Government leading by example as usual - NOT!!!!


Lantern Swinger

Red Card On Whitehall's Green Goals

Catherine Jacob
Environment correspondent
Updated:14:53, Tuesday March 18, 2008

If saving energy starts at home then the Government needs to put its own house in order - according to its environment watchdog on CO2 emissions, recycling and renewable energy.

Westminster: not green enoughThe damning verdict comes from the Sustainable Development Commission which has issued its latest annual report into how Whitehall is faring.

The SDC's sixth assessment of Government performance, against a series of sustainability targets, shows that two-thirds of departments are not on track to meet their goal of reducing CO2 emissions by 12.5% by 2010.

Emissions from departmental travel also increased by 1.5% last year, which shows no progress towards the 15% reduction by 2010/2011 set by the Government.

Water consumption is another area of concern, with a meagre 0.1% reduction in use, against a 25% target by 2020.

But on the positive side, recycling targets could well be met and the 28.3% of electricity gained from renewables is well above the 10% target set for 2010.

Rebecca Willis, vice-chair of the Sustainable Development Commission, says the UK is making history by introducing the world's first Climate Change Bill - giving Britain the opportunity to lead the way on one of the most pressing issues facing the world.

"But Government as a whole needs to take radical action to put its own house in order if it is to be in a position to lead by example," she says.

"Failure is not an option. These targets must be the first step in a journey towards much greater sustainability; yet progress to date has been far too slow."

The report reveals that office emissions have, on the face of it, fallen by 4%.

But the SDC points out that if the Ministry of Defence is discounted, overall emissions have actually risen by 22%.

The MoD produces almost three-quarters of Whitehall emissions and has done so well it has positively skewed government performance on most targets.

Praise over recyclingThe failings seem to have hit home at the highest level with the government responding by announcing a new centre of excellence for cutting its own emissions.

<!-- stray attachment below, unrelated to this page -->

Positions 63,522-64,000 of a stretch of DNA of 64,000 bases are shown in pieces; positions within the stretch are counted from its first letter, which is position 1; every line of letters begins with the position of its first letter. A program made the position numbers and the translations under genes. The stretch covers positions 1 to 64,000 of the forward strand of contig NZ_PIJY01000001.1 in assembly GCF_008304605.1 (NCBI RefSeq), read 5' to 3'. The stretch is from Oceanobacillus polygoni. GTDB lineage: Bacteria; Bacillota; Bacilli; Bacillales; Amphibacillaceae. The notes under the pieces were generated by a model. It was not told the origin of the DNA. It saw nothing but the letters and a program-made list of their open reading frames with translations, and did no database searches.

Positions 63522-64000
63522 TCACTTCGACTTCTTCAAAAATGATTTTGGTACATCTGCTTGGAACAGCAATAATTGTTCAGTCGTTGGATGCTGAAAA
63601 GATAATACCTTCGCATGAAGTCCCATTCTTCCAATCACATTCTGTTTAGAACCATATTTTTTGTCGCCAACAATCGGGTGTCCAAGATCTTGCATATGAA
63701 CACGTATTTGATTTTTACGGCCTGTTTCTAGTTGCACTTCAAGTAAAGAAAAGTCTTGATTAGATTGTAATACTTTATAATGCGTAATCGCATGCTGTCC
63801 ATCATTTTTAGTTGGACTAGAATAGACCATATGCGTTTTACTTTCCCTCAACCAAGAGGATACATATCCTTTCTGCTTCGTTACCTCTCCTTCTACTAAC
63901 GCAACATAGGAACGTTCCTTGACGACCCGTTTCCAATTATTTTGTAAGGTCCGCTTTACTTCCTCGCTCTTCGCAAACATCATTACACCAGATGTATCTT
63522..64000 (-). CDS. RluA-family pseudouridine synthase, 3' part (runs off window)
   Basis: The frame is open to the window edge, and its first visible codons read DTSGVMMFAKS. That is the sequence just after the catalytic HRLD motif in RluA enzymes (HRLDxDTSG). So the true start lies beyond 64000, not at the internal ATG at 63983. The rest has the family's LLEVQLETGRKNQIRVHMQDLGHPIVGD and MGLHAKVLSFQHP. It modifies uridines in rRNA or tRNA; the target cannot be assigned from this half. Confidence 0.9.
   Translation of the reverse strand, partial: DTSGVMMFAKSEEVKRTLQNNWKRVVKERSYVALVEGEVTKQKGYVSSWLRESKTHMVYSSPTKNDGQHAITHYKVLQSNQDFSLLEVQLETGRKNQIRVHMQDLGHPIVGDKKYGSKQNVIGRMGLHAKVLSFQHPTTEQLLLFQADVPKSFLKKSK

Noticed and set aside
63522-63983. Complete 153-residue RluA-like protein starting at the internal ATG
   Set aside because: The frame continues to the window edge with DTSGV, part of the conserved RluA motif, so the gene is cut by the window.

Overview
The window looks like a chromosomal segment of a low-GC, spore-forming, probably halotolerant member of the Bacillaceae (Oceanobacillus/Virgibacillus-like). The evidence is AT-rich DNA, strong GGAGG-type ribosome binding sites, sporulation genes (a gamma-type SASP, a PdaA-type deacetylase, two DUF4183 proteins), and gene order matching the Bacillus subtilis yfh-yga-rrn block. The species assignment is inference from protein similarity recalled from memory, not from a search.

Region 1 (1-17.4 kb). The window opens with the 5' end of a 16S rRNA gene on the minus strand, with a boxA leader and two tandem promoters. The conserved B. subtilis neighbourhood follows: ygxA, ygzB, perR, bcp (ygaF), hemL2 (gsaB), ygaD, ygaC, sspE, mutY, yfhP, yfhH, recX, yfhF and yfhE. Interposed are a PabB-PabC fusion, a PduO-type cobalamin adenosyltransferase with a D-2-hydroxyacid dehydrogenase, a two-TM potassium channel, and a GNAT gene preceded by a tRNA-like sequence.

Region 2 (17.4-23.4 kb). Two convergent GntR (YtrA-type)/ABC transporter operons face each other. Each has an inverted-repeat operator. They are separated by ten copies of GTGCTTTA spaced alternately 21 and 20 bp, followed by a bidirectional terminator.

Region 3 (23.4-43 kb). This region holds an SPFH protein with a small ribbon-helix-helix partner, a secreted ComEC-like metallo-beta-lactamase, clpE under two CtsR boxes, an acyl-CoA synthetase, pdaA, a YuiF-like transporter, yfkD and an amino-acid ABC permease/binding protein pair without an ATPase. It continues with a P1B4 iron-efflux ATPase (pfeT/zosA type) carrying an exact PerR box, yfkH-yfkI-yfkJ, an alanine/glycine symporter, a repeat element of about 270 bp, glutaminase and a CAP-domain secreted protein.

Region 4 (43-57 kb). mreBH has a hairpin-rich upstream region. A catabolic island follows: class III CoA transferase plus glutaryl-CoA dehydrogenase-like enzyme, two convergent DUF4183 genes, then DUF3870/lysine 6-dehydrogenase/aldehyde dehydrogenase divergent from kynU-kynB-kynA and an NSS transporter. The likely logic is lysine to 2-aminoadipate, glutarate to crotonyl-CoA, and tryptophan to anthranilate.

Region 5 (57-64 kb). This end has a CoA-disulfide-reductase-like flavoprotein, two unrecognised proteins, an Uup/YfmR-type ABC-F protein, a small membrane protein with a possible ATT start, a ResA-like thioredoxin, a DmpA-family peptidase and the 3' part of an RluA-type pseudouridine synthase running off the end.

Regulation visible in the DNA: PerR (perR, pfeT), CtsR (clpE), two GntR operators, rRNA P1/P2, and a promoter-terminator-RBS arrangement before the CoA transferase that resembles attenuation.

Ministers will also have to use greener transport on official business by the summer and bottled water in departmental meetings is being phased out.

Cabinet Secretary Sir Gus O'Donnell has made sustainability of the government estate one of his priorities.

"The Civil Service must be fully committed to sustainable working, reflecting the increasing priority placed on environmental responsibility by the public we serve," he says. "We must find new and innovative ways of raising the bar for sustainable working, planning and procurement."

But the SDC says that while so many big businesses are making efforts to achieve challenging environmental goals, the Government's own record looks particularly weak.

The worst 10 offenders (based on a five-star rating)

1) Dept of Constitutional Affairs (no stars)
2) Dept of Culture, Media and Sport (1 star)
3) Forestry Commission (1 star)
4) Cabinet Office (2 stars)
5) Foreign Office (2 stars)
6) Law Officers' Department (2 stars)
7) Dept of Education and Skills (3 stars)
8) Home Office (3 stars)
9) Revenue and Customs (3 stars)
10) Defra (4 stars)
trehorn2 said:
The worst 10 offenders (based on a five-star rating)

3) Forestry Commission (1 star)
How did they work that out? Surely all those trees are enough to offset the whole of the Civil Service!

Similar threads

Latest Threads